Males often rub their antlers or horns on trees and shrubs, fight with each other, wallow in mud and dust, self-anoint, and herd estrus females together.  Bull elk, in particular,  will loudly and frequently bugle.  A bugle is a vocalization made exclusively by bulls and can be directed toward other bulls or toward cows (female elk). A  bull will direct his bugle toward his cows while gathering them or while chasing a cow in estrus.  A herd bull might also direct his bugle toward another bull to express his dominance over the herd, while a satellite bull may use his bugle to challenge the herd bull.  Yelping also known as “grunting” is usually only made by herd bulls when they are excited. Seeing the steam from the cold air streaming from the nostrils and gaping mouth of a massive bull elk grunting and bugling is truly amazing.  But it’s the haunting bugles in the distance that one wakes to that heighten your senses and keep you coming back to the mountains in the Fall every year.

ARS_RMNP_0613_0249

1.  Fall Colors

What can I say?  This is self explanatory.  The colors of the fall just can’t be beat.  The deep greens and blues (to borrow from James Taylor) of Summer are magnificent.  Totally.  But the colors of Fall, almost exclusively during a few magical weeks each year, awaken my soul.  Red, orange, yellow, and every hue in between.  It’s earthy and warm, but those old familiar cool toned skies and purple hued mountains make for supremely balanced images.

ARS_WY_0909_0141 ARS_WY_0912_0124

Sometimes as I drive down the road to Cora in the Winds, the leaves fall and dance in front of my car, and I feel like I might be in heaven.  Or some cheesy car commercial.  But it’s amazing and I really can’t get enough.  I miss Fall as soon as it’s gone, and I can’t wait until it arrives again…  Every.  Single.  Year.

If you don’t believe me… join me this Fall for my Grand Teton Workshop!

~ andrew


 
Take your photography to a new level… check out my new workshop dates:
 
Grand Teton Photographic Tour/ Workshops 2014
More Destination Photo Tours/ Workshops 2014
 
If you are interested in licensing any of the images/ video from this post, please visit my stock agency:
 
Tandem Stills + Motion // andrew r. slaton
 
If you are interested in purchasing prints from this post, please check my prints for sale, or email me directly for a custom request:
 
andrew r. slaton // photographer // prints
 
For assignment work requests, please email me: andrew@andrewslatonphoto.com
 
Thanks for visiting AndrewSlatonBlog.com!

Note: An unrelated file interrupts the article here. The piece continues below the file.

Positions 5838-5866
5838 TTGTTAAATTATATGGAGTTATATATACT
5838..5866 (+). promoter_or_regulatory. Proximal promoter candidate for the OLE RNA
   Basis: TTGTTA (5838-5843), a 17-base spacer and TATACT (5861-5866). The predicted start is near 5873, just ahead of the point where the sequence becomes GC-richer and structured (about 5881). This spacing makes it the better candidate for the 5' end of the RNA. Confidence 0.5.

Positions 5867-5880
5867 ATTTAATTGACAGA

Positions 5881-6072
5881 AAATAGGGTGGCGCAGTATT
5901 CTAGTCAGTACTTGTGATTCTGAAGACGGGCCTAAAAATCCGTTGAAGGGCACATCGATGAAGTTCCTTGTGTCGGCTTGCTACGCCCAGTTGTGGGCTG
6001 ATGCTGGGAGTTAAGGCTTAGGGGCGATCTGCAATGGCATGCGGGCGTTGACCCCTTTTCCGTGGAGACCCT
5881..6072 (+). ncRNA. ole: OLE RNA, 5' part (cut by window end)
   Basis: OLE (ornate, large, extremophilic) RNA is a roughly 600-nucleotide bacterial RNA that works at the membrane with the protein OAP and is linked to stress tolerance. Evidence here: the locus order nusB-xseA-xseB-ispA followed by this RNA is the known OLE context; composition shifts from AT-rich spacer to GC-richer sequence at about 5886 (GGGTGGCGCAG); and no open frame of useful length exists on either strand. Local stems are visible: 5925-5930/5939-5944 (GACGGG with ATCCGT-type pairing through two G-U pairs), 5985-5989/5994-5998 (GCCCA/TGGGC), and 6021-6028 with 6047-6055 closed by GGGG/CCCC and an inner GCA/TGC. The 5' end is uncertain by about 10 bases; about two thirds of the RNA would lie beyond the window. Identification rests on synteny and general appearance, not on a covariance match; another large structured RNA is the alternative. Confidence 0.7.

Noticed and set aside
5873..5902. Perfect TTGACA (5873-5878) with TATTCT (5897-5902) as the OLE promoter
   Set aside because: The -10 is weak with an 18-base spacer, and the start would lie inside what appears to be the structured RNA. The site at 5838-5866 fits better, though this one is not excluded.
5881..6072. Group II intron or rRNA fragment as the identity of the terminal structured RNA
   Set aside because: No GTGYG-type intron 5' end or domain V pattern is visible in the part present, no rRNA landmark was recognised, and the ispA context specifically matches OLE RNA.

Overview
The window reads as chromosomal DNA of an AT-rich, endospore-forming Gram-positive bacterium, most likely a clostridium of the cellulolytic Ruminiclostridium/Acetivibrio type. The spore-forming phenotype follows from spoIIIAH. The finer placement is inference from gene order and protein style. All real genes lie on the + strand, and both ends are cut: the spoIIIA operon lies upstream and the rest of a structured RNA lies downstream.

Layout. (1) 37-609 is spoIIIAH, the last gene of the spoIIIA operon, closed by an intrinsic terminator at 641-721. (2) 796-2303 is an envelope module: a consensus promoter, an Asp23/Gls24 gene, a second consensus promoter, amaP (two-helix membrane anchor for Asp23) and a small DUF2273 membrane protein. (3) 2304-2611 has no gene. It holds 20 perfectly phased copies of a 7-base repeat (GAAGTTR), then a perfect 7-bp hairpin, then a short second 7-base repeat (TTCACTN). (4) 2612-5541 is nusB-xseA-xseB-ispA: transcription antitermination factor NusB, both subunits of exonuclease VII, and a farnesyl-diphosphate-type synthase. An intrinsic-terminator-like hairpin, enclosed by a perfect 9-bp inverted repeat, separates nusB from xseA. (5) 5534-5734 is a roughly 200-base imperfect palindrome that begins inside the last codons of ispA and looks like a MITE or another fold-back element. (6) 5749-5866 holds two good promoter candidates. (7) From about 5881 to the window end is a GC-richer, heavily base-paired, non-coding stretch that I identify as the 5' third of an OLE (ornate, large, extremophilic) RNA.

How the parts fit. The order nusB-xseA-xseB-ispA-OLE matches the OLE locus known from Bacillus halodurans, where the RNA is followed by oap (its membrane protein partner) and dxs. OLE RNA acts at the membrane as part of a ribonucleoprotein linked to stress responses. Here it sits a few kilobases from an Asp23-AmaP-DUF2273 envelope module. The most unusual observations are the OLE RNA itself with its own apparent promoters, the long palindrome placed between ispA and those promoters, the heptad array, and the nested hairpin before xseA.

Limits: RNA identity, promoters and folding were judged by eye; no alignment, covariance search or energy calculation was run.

all images and content © ARS Media, LLC 2014
Standard
art, photography

So, What’s In A Print?

etsy-print-ex

It occurred to me recently that many “new” photographers are greatly undervaluing their prints.

Now, it may be that the quality of materials and processes are lacking, or that they are selling open editions (no limit to quantity), but I think I know the most harmful culprit.  I believe the market is being set by people that may not fully understand what goes in to the production of a great print.

So, I had the idea to shoot an entertaining and factual video that follows a photographer (me… surprise, surprise) from start to finish, including what it takes to capture a photograph worthy of printing and selling.  Then, of course, the less-than-glamorous process of locking oneself in the isolation of the digital darkroom to fully realize the original intent of the image.  And so on.  I’m sure you get it, but I really do hope to create a visually compelling story of the birth of a great photographic print.

I aim to do this for all of us.  All of us photographers out there that sometimes struggle with how to price our work.  All of us that struggle with a largely uninformed public as to what we actually do.  “You just bought a nice digital camera and go take pretty pictures, right?”  Or my favorite… “You are just better at photoshop than most, so you can make really cool pictures.”

I have a trip to Wyoming coming up in October that I hope/ trust will be the perfect backdrop for this short film.  I hope to have it ready just in time for Christmas…

Please feel free to comment and let me know what I need to be sure to convey through this video.

~ andrew


 
Take your photography to a new level… check out my new workshop dates:
 
Grand Teton Photographic Tour/ Workshops 2014
More Destination Photo Tours/ Workshops 2014
 
If you are interested in licensing any of the images/ video from this post, please visit my stock agency:
 
Tandem Stills + Motion // andrew r. slaton
 
If you are interested in purchasing prints from this post, please check my prints for sale, or email me directly for a custom request:
 
andrew r. slaton // photographer // prints
 
For assignment work requests, please email me: andrew@andrewslatonphoto.com
 
Thanks for visiting AndrewSlatonBlog.com!
 
all images and content © ARS Media, LLC 2014
Standard